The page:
English edit

Adjective edit

ol (not comparable)

  1. Nonstandard form of old.

Anagrams edit

Azerbaijani edit

Etymology 1 edit

Verb edit

ol

  1. second-person singular imperative of olmaq

Etymology 2 edit

Pronoun edit

ol

  1. Obsolete form of o (he, she, it).

Bislama edit

Etymology edit

From English all. Cognate with Tok Pisin ol.

Pronunciation edit

  • IPA(key): /ˈol/
  • Hyphenation: ol

Pronoun edit

ol

  1. Synonym of olgeta

Usage notes edit

  • Ol can only be used as an object to a verb or preposition. In all other positions, only olgeta is used.

See also edit

Particle edit

ol

  1. Indicates the plural of the following noun; -s

References edit

  • Terry Crowley (2004) Bislama Reference Grammar, Honolulu: University of Hawaiʻi press, →ISBN, pages 29, 46

Esperanto edit

Etymology edit

From German als.

Pronunciation edit

  • IPA(key): /ol/
  • (file)

Conjunction edit

ol

  1. than
    Ŝi estas pli bela ol li.
    She is prettier than he.
    La vulpo estas pli granda ol la kapro.
    The fox is bigger than the goat.

See also edit

Ido edit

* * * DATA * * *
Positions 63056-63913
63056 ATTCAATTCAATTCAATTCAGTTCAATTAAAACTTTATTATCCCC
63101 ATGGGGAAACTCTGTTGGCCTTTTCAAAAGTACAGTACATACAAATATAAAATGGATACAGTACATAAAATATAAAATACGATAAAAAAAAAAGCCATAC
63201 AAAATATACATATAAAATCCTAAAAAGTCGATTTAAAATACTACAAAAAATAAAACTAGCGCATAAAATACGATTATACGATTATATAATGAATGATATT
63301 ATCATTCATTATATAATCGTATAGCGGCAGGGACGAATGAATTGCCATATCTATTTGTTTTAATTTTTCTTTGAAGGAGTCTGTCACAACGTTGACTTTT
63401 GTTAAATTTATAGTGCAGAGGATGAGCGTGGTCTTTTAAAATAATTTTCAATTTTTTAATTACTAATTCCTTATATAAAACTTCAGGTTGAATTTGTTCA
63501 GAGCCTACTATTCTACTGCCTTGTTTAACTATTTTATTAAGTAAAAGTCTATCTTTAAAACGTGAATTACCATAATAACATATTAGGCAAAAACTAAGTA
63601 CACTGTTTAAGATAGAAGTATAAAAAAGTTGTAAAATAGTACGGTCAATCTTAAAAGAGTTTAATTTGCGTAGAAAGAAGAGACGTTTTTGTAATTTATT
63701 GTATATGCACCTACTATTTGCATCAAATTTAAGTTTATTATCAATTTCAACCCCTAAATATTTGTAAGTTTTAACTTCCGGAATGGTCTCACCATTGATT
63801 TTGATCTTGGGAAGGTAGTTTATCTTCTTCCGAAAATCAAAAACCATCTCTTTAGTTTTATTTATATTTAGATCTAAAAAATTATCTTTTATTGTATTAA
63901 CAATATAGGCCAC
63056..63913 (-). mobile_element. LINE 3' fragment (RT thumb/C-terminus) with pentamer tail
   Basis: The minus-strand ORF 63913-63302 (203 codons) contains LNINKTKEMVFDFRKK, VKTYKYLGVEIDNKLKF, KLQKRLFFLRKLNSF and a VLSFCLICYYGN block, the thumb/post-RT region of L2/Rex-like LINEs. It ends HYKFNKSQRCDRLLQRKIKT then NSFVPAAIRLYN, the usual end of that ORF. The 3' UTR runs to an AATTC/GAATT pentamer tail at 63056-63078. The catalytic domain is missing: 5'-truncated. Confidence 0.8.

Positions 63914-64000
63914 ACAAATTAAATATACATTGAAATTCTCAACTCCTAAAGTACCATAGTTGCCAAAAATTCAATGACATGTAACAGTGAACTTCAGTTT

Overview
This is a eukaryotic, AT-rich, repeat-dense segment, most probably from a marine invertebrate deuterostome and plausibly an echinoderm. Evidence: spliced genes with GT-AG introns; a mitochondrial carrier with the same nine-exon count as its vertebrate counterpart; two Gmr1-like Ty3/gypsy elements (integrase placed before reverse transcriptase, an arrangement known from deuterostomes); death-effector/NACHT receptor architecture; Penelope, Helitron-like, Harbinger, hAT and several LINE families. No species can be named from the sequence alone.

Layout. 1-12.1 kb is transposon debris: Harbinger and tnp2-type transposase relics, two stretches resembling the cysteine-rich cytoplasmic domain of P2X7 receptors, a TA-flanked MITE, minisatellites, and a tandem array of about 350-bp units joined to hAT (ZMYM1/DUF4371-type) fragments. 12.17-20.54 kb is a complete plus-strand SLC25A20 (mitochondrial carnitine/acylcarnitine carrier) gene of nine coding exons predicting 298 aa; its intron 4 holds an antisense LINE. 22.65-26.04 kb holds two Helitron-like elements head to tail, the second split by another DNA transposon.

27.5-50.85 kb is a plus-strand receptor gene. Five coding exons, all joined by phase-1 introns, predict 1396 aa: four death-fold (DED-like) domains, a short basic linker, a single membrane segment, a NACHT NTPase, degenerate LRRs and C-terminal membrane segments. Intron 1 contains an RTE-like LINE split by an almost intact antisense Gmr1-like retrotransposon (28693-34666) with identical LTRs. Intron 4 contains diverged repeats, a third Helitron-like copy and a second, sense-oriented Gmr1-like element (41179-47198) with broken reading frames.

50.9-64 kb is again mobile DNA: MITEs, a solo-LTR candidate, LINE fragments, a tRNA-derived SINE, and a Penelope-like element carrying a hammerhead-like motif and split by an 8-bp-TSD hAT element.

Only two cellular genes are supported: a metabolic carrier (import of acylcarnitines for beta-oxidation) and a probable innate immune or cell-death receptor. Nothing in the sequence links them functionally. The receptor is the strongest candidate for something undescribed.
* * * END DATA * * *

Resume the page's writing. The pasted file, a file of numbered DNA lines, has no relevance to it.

Pronunciation edit

Pronoun edit

ol (plural oli, possessive olua, possessive plural olui)

  1. Apocopic form of olu; it, that

See also edit

Karaim edit

Etymology edit

From Proto-Turkic *ol.

Noun edit

ol

  1. he, she, it

References edit

  • N. A. Baskakov, S.M. Šapšala, editor (1973), “ol”, in Karaimsko-Russko-Polʹskij Slovarʹ, Moskva, →ISBN

Maia edit

Adverb edit

ol

  1. sweet

Middle English edit

Etymology 1 edit

Noun edit

ol (plural oles)

  1. Alternative form of hole (hole)

Etymology 2 edit

Adjective edit

ol

  1. Alternative form of hole (healthy, whole)

Etymology 3 edit

Noun edit

ol (uncountable)

  1. Alternative form of oile (oil)

Northern Kurdish edit

Etymology edit

From Turkish yol (way, road).

Pronunciation edit

Noun edit

ol f

  1. religion
  2. group

Norwegian Bokmål edit

Etymology 1 edit

Noun edit

ol m (definite singular olen, indefinite plural oler, definite plural olene)

  1. alternative form of ole

Etymology 2 edit

Verb edit

ol

  1. (non-standard since 2005) past tense of ale

References edit

Norwegian Nynorsk edit

Etymology 1 edit

From Old Norse ól, ál.

Pronunciation edit

Noun edit

ol f (definite singular ola, indefinite plural oler, definite plural olene)

  1. a leather strap
    Synonym: skinnreim

Etymology 2 edit

From Old Norse ǫl.

Pronunciation edit

Noun edit